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Arizona basketball: 3 things we learned in Wildcats’ win over UMBC

These Wildcats are fast and can score, but they are looking for balance

NCAA Basketball: MD Baltimore Cty at Arizona Casey Sapio-USA TODAY Sports

The No. 3 Arizona Wildcats finished their opening weekend Sunday night with a 103-78 win over the UMBC Retrievers in McKale Center.

The ‘Cats improve to 2-0 on the season headed into a short week with a home game against CSU Bakersfield on Thursday.

But before we get there, here are three things we learned from Arizona’s win over UMBC.

Faster pace is working

In these first two games, the Wildcats have played at a much quicker tempo than fans are accustomed to seeing.

Arizona once again surpassed the 100-point mark Sunday, becoming the first Wildcat team since 2002 to open their season with two straight 100-point outings.

The Wildcats shot 39-62 (61%) from the field and 15-28 (54%) from 3 against UMBC, and UA head coach Sean Miller claims he has never coached a team that has made that many field goals in a game.

He didn’t exactly think it was a fluke, either.

“I believe that we have a lot of talent on offense, and it can go both inside and outside,” Miller said. “It’s just a matter of us continuing to play unselfishly.”

Point guard Parker Jackson-Cartwright, who had nine assists Sunday, said Arizona has so many weapons both on the wing and in the post that he just tries to get the ball out as quickly as he can.

Arizona had 25 fastbreak points Sunday.

“Coach wants us to play fast,” Jackson-Cartwright said, “not shoot fast and take bad shots, but get it up court fast and get a good shot.”

Playing time will be earned on defense

After adding Brandon Randolph, Dylan Smith, and Keanu Pinder back into the mix Sunday, Miller now has 11 scholarship players he can turn to.

Not all 11 can realistically play, though, so minutes will be hard to come by for some moving forward (especially when Rawle Alkins returns in December).

Arizona has shown it has a lot of offensive fire power with Allonzo Trier, Deandre Ayton, and Jackson-Cartwright, so the players who emerge in the rotation are those who can make a difference on the other side of the ball, Miller said.

“Not that everybody isn’t allowed to take a good shot,” he said, “but we need more balance, we need perimeter guys that can sign up to guard the other team’s best offensive player.”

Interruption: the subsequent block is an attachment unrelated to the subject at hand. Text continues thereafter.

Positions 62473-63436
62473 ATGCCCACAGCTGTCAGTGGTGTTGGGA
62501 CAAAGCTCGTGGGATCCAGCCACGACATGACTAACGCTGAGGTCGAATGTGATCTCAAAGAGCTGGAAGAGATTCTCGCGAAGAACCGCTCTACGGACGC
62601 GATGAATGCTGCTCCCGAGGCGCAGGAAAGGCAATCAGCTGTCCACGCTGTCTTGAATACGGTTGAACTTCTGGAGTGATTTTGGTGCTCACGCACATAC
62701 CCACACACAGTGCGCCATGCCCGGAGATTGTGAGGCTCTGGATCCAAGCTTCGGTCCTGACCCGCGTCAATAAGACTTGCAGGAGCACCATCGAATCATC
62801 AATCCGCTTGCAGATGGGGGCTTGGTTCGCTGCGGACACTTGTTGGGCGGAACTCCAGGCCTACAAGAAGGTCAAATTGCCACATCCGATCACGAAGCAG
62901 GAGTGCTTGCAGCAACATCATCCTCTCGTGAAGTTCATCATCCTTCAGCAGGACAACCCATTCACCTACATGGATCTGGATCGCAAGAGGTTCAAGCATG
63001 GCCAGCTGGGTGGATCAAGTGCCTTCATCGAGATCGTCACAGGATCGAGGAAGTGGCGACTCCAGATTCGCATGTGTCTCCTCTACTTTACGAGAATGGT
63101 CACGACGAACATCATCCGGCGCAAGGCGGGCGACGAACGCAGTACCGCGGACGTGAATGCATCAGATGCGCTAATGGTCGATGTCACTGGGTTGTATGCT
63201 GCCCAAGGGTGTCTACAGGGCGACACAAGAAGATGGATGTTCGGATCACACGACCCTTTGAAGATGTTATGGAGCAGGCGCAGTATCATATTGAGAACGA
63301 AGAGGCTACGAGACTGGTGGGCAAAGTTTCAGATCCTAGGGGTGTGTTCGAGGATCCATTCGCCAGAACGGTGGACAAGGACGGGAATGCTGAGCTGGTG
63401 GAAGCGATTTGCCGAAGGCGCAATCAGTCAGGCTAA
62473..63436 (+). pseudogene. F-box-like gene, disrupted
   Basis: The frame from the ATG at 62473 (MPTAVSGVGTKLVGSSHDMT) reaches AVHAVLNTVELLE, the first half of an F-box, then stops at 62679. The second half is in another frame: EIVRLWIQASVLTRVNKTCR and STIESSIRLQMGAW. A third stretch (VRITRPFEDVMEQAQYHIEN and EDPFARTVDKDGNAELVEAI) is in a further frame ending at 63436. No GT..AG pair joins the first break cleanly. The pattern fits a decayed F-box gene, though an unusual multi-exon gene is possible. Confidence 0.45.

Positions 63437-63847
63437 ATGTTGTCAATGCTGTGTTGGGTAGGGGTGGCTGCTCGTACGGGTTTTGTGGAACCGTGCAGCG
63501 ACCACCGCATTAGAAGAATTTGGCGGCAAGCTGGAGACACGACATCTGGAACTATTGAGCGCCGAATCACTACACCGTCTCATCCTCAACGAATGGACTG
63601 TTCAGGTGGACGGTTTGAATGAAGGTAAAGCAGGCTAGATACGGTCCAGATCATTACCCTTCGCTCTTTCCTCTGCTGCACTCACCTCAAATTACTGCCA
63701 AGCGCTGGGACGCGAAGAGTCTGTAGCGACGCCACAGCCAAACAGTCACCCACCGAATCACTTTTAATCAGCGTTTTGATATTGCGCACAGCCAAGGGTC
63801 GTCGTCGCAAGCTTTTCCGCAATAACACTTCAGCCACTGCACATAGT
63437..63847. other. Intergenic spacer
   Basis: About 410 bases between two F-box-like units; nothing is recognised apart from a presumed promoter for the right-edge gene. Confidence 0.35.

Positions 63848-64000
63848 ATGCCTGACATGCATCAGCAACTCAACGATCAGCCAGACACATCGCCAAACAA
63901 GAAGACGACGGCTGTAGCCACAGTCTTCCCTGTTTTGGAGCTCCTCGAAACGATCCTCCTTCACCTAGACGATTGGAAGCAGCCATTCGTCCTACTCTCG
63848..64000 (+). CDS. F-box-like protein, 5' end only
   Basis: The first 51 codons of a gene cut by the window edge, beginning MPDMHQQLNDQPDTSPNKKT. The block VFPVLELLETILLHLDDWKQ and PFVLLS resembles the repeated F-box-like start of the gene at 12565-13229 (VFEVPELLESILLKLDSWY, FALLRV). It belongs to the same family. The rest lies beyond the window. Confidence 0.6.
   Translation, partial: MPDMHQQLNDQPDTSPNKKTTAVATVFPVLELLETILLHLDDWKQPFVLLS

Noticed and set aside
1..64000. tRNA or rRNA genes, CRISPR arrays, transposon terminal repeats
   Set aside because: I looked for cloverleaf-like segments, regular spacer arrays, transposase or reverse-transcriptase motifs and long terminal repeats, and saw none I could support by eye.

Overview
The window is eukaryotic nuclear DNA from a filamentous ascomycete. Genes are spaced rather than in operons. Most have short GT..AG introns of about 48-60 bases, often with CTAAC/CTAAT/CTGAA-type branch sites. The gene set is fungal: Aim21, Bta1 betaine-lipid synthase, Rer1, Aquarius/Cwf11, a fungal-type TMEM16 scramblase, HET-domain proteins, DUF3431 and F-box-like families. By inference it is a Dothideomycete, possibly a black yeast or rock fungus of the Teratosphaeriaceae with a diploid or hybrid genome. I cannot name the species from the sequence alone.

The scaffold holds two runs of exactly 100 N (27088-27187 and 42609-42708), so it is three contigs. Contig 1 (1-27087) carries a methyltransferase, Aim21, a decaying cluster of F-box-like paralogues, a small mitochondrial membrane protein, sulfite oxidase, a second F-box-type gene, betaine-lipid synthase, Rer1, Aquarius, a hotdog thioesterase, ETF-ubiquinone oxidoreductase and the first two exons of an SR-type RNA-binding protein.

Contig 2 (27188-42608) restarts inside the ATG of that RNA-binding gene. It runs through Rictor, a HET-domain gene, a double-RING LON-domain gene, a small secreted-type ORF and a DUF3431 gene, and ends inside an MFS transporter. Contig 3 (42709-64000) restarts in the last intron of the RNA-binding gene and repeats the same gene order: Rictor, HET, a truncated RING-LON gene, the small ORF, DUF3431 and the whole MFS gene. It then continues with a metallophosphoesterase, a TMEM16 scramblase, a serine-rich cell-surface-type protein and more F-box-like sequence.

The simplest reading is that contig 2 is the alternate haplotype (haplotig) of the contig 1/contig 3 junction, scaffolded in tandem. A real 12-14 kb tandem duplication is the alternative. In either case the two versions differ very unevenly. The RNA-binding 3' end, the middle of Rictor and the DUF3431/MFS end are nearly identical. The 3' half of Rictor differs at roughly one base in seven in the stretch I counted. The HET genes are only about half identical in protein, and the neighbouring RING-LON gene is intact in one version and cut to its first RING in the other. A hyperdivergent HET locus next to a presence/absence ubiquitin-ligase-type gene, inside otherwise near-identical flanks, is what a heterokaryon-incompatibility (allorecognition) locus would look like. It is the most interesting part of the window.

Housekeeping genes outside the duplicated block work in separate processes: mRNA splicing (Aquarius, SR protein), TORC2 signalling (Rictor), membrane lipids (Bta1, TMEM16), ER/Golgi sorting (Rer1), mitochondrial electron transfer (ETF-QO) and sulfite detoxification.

Miller thought Alex Barcello, Pinder, and Ira Lee played well defensively.

“As we learn our roles, and as we do a better job maybe figuring out who can do what, our defense will settle in,” Miller said. “It has to improve.”

Ayton loves to run the floor

Deandre Ayton once again showed off a dazzling display of athleticism Sunday including two dunks — one being an alley-oop over a helpless defender and the other a tip-slam in transition — that left everyone in McKale, not just the fans, in awe.

“I was running down the court with my mouth open,” Jackson-Cartwright said. “I couldn’t really believe it. ... When he makes plays like that, it ignites our team on defense, the crowd gets more into it and everything just gets more fun.”

Ayton finished 19 points on 9-13 shooting along with 13 rebounds, posting his second double-double in as many games with the Wildcats.

An athletic 7-footer, Ayton is benefitting from Arizona’s quickened tempo. The freshman said he loves to run the floor on both offense and defense.

“Deandre does a great job of running and posting and sealing his man and getting the ball,” Jackson-Cartwright said. “We try to find him and get him the ball as much as we can.”

Ayton played a career-high 33 minutes Sunday. He said he’s used to playing that many minutes, but said the pace of the college game is different.

“You can’t take plays off, really,” he said.

Which Miller doesn’t think Ayton does anyway.

“He’s competitive and sometimes you can tell when something doesn’t go right. He’ll wear his emotions on his sleeve, but I would much rather tame a guy down and talk to him in those terms than wonder if he wants to compete,” Miller said.

“And with Deandre, you always know that he loves to play the game and he hates to lose. Watching his competitive spirit, it’s fun to see that with a guy that young and also that talented."